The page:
First and foremost, procrastination is all about emotions. In fact, it is because we feel this or that emotion that not only do we put off till tomorrow what we can do today, but also that we can no longer decide ourselves.

Similarly, it is because this or that emotion disappears and is replaced by another one that we finally stop procrastinating, reach a decision, and take action.

At this point of our discussion, it is not my intention to introduce you to some technical definition of human emotions. Doing so would certainly be useless: you know very well what human emotions are.

We can feel enjoyable emotions such as joy, enthusiasm, serenity, and cheerfulness. Likewise, we can feel more painful and unenjoyable emotions such as anxiety, anger, guilt, inferiority, discouragement, and sadness. Finally, because some emotions are neither enjoyable nor unenjoyable in themselves, they cannot be classified in neither one of these two categories. For this reason, we will call them neutral emotions.

For example, this is so for one of the emotions that is most commonly present in us: desire. As a matter of fact, while it doesn’t feel neither enjoyable nor unenjoyable to desire something, it sure is gratifying to get what we want and frustrating to be deprived of the object of our desire.

Let’s face it: our emotions govern our lives—in the sense that they are the ones that make us either act a certain way or refrain from acting another way.

For example, if John sets to work to mow the lawn, we can absolutely be certain that he does so because of the presence of one or more emotions in him. On top of that, these same emotions can even be present in John without him being really conscious about their presence.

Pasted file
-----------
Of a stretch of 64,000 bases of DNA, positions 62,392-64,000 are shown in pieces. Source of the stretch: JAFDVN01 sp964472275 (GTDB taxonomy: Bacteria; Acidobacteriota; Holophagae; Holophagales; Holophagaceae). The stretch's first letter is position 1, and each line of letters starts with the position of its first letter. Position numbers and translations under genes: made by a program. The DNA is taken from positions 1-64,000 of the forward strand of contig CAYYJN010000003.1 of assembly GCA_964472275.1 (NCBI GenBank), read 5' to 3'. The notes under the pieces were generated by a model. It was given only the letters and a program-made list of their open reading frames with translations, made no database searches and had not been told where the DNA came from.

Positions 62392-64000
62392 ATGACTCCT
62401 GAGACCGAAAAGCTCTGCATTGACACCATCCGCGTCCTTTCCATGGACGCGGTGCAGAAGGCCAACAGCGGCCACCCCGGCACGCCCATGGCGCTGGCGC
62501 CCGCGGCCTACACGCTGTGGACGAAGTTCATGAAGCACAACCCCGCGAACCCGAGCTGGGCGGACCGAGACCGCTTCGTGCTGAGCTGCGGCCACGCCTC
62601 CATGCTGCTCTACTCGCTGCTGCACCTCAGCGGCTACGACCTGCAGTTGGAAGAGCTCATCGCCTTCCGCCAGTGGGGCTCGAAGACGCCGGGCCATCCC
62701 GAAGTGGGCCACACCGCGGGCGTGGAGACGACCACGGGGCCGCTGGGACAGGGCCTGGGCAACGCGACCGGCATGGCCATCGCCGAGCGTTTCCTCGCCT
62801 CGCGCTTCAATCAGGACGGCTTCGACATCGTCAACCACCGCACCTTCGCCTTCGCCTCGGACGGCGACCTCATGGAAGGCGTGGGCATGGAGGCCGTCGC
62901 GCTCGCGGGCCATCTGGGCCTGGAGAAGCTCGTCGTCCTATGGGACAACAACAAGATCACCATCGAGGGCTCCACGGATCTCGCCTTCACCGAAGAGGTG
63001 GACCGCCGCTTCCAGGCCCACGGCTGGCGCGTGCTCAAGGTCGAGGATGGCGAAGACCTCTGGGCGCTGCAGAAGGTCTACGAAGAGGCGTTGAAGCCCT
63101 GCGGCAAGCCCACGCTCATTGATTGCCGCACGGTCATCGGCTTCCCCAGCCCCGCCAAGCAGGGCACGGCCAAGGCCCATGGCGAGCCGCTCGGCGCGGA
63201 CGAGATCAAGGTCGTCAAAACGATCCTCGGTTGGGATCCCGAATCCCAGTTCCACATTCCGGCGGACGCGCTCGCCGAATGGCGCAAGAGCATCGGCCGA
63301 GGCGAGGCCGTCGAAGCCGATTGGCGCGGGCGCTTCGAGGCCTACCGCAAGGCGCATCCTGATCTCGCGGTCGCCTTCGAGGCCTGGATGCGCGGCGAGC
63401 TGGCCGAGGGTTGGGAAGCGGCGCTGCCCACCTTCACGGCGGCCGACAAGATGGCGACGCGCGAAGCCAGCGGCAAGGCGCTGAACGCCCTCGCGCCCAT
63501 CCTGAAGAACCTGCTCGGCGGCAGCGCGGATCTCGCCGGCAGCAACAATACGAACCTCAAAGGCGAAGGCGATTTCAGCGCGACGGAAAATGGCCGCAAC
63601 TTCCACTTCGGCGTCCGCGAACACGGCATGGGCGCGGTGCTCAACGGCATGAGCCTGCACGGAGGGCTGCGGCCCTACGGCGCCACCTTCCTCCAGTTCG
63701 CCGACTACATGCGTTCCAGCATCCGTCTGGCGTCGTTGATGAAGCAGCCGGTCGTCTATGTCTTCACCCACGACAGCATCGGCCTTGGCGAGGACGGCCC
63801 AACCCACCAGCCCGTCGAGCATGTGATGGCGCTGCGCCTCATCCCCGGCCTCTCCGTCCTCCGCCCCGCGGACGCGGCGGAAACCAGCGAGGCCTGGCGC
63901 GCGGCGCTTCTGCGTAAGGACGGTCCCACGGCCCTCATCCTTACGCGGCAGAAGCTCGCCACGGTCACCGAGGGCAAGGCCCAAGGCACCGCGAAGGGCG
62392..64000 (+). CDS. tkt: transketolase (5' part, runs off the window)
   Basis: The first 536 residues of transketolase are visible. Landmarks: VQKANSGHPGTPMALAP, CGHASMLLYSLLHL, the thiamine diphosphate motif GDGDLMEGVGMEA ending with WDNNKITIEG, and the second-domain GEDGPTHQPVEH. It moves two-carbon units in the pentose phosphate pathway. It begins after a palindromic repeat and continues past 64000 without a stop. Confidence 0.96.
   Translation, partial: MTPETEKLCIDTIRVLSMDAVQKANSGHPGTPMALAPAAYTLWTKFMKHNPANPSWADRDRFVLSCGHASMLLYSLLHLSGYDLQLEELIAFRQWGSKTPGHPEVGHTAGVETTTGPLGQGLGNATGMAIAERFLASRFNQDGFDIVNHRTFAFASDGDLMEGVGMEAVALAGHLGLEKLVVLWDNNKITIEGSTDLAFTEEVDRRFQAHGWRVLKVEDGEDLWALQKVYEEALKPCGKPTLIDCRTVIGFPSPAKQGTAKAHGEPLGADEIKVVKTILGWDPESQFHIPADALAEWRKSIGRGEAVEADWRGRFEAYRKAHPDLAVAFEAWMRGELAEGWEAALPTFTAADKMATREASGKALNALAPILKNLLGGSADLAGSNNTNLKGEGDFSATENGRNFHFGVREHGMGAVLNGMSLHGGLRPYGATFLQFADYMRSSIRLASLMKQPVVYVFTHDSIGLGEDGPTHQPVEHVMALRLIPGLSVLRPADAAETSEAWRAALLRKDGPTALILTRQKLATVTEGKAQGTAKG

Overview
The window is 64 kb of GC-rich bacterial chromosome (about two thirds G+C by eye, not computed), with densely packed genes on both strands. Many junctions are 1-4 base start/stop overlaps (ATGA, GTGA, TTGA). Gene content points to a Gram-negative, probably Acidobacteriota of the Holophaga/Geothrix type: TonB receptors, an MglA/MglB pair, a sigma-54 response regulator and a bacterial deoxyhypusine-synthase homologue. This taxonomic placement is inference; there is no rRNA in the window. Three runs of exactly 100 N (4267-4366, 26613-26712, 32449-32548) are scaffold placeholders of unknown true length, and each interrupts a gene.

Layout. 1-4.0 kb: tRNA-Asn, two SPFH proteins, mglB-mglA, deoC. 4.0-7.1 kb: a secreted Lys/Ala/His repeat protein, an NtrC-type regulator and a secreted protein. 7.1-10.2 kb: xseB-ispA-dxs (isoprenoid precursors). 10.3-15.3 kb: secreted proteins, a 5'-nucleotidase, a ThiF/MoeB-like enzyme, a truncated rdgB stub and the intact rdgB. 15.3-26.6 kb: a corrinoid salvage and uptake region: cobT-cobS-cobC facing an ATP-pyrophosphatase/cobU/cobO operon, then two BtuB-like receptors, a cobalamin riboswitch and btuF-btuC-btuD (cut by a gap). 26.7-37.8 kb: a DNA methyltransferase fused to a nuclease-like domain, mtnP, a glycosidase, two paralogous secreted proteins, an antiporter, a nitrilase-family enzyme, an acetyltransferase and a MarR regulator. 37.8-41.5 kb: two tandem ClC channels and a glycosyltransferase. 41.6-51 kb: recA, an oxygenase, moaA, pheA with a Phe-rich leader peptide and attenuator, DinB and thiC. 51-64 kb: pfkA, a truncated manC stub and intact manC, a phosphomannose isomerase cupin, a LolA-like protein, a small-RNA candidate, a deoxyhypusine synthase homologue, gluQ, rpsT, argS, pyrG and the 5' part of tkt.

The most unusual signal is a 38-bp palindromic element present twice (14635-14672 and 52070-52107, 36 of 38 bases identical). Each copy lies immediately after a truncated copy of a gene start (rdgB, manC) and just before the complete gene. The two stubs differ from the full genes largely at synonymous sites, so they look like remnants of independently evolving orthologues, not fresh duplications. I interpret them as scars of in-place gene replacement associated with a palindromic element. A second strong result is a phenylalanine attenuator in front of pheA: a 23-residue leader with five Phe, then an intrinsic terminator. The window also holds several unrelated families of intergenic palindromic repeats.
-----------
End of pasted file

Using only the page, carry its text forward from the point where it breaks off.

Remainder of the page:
So, John can mow the lawn because he wants it (desire, neutral emotion), but also because he fears (anxiety, unenjoyable emotion) the opinion that his neighbors could have of him if he neglected to take proper care of the lawn. It is also possible that John rolls up his sleeves and takes action simply because he fears the hassles and difficulties of mowing a lawn that is too long.

Needless to say that various other emotions may also be present in John and thus lead him to take action and mow the lawn. On the other hand, if these emotions are absent and that, on the contrary, John is haunted by unenjoyable emotions such as anxiety, inferiority, or discouragement, he will never set to work and mow the lawn.

As we can see, the presence of specific emotions in us encourages or even makes action possible, while the presence of various other emotions in us hinders or prevents the same action. Since our emotions play a significant role in this area, it will then be highly important for us to make sure we understand how our emotions come and go, what are the mechanisms that govern them, what are their causes, and how it is possible for us to learn to master our emotions so that they enrich our lives and allow us to achieve our goals—rather than harm us and block our motivation.

© Chantal Beaupre 2011

Author's Bio: 

Chantal Beaupre is an Emotional Mastery Coach, a Naturopath, an Independent Licensed LifeSuccess Consultant, and a business partner of Bob Proctor—as seen in "The Secret" movie. Her passion is to provide men and women who are ready to raise their level of happiness and improve the quality of their lives with practical tools, challenging ideas, resources, and helpful information through the power of the Internet.

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